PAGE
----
In the present study, an ecofriendly biocomposite namely calcium alginate immobilized Ammi Visnaga (Khella) extraction waste (SWAV/CA) was prepared by electrostatic extrusion method and used on the cadmium biosorption from aqueous phase with and without the assistance of ultrasound in batch conditions. The influence of low frequency ultrasound (37 and 80 KHz) on the cadmium biosorption kinetics was studied. The obtained results show that the ultrasonic irradiation significantly enhances and improves the efficiency of the cadmium removal. The Pseudo first order, Pseudo-second-order, Intraparticle diffusion, and Elovich models were evaluated using the non-linear curve fitting analysis method. Modeling of kinetic results shows that biosorption process is best described by the pseudo-second order and Elovich, in both the absence and presence of ultrasound.

Keywords: biocomposite, biosorption, cadmium, non-linear analysis, ultrasound

Procedia PDF Downloads 114
50 Study of Adsorption Isotherm Models on Rare Earth Elements Biosorption for Separation Purposes

Authors: Nice Vasconcelos Coimbra, Fábio dos Santos Gonçalves, Marisa Nascimento, Ellen Cristine Giese


The development of chemical routes for the recovery and separation of rare earth elements (REE) is seen as a priority and strategic action by several countries demanding these elements. Among the possibilities of alternative routes, the biosorption process has been evaluated in our laboratory. In this theme, the present work attempts to assess and fit the solution equilibrium data in Langmuir, Freundlich and DKR isothermal models, based on the biosorption results of the lanthanum and samarium elements by Bacillus subtilis immobilized on calcium alginate gel. It was observed that the preference of adsorption of REE by the immobilized biomass followed the order Sm (III)> La (III). It can be concluded that among the studied isotherms models, the Langmuir model presented better mathematical results than the Freundlich and DKR models.

Keywords: rare earth elements, biosorption, Bacillus subtilis, adsorption isotherm models

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49 Chemical Treatment of Wastewater through Biosorption for the Removal of Toxic Metals

Authors: Shafiq Alam, Manjunathan Ulaganathan


Water/wastewater often contains heavy/toxic metals, such as lead, copper, zinc and arsenic as well as harmful elements, such as antimony, selenium and fluoride. It may also contains radioactive elements, such as cesium and strontium. If they are not removed from water/wastewater then the environment and human health can be negatively impacted. Extensive research has been carried out to remove such harmful metals/elements from water/wastewater through biosorption using biomaterials (bioadsorbents). This presentation will give an overview of the research on preparation of bioadsorbents from biomass wastes and their use for the removal of harmful metals/elements from aqueous media.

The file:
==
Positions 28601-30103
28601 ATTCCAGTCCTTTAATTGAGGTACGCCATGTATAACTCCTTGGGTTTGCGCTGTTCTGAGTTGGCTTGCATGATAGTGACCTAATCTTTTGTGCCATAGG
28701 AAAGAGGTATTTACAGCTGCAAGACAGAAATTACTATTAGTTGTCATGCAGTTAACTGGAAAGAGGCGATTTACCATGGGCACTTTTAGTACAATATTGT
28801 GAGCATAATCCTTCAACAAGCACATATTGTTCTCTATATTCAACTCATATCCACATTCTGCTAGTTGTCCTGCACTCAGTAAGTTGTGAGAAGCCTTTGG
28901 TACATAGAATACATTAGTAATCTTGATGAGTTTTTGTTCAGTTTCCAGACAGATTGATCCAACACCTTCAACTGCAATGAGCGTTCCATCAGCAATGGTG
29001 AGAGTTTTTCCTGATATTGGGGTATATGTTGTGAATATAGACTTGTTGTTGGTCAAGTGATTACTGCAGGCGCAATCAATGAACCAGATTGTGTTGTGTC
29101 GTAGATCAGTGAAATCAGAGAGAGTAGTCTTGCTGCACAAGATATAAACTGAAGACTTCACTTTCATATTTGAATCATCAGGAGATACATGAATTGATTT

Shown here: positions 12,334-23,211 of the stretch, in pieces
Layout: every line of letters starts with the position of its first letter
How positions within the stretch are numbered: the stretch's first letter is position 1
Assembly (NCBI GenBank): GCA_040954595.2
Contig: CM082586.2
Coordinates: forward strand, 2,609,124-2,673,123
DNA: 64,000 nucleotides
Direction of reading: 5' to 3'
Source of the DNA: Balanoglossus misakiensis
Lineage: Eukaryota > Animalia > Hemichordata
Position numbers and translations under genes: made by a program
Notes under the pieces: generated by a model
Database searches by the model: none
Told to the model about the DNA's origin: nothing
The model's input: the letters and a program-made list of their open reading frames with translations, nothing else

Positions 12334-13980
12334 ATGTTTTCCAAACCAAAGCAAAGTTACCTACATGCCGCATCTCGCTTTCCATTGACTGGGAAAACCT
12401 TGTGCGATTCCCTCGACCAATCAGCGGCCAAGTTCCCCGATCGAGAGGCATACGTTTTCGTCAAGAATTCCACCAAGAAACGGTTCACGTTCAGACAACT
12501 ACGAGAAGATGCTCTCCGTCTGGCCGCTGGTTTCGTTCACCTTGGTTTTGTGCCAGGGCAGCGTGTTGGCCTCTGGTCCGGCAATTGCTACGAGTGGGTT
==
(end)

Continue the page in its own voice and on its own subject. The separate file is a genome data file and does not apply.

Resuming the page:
Keywords: biosorption, environmental, toxic metals, wastewater

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48 Biosorption of Fluoride from Aqueous Solutions by Tinospora Cordifolia Leaves

Authors: Srinivasulu Dasaiah, Kalyan Yakkala, Gangadhar Battala, Pavan Kumar Pindi, Ramakrishna Naidu Gurijala


Tinospora cordifolia leaves biomass used for the removal fluoride from aqueous solutions. Batch biosorption technique was applied, pH, contact time, biosorbent dose and initial fluoride concentration was studied. The Scanning Electron Microscopy (SEM) and Fourier Transform Infrared (FTIR) techniques used to study the surface characteristics and the presence of chemical functional groups on the biosorbent. Biosorption isotherm models and kinetic models were applied to understand the sorption mechanism. Results revealed that pH, contact time, biosorbent dose and initial fluoride concentration played a significant effect on fluoride removal from aqueous solutions. The developed biosorbent derived from Tinospora cordifolia leaves biomass found to be a low-cost biosorbent and could be used for the effective removal of fluoride in synthetic as well as real water samples.

Keywords: biosorption, contact time, fluoride, isotherms

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47 Box-Behnken Design for the Biosorption of Cationic Dye from Aqueous Solution Using a Zero-Valent Iron Nano Algal Composite

Authors: V. Sivasubramanian, M. Jerold


The advancement of adsorption is the development of nano-biocomposite for the sorption dyes and heavy metal ions. In fact, Nanoscale zerovalent iron (NZVI) is cost-effective reducing agent and a most reliable biosorbent for the dye biosorption. In this study, nano zero valent iron Sargassum swartzii (nZVI-SS) biocomposite, a novel marine algal based biosorbent, was used for the removal of simulated crystal violet (CV) in batch mode of operation. The Box-Behnen design (BBD) experimental results revealed the biosoprtion was maximum at pH 7.5, biosorbent dosage 0.1 g/L and initial CV concentration of 100 mg/L. Therefore, the result implies that nZVI-SS biocomposite is a cheap and most promising biosorbent for the removal of CV from wastewater.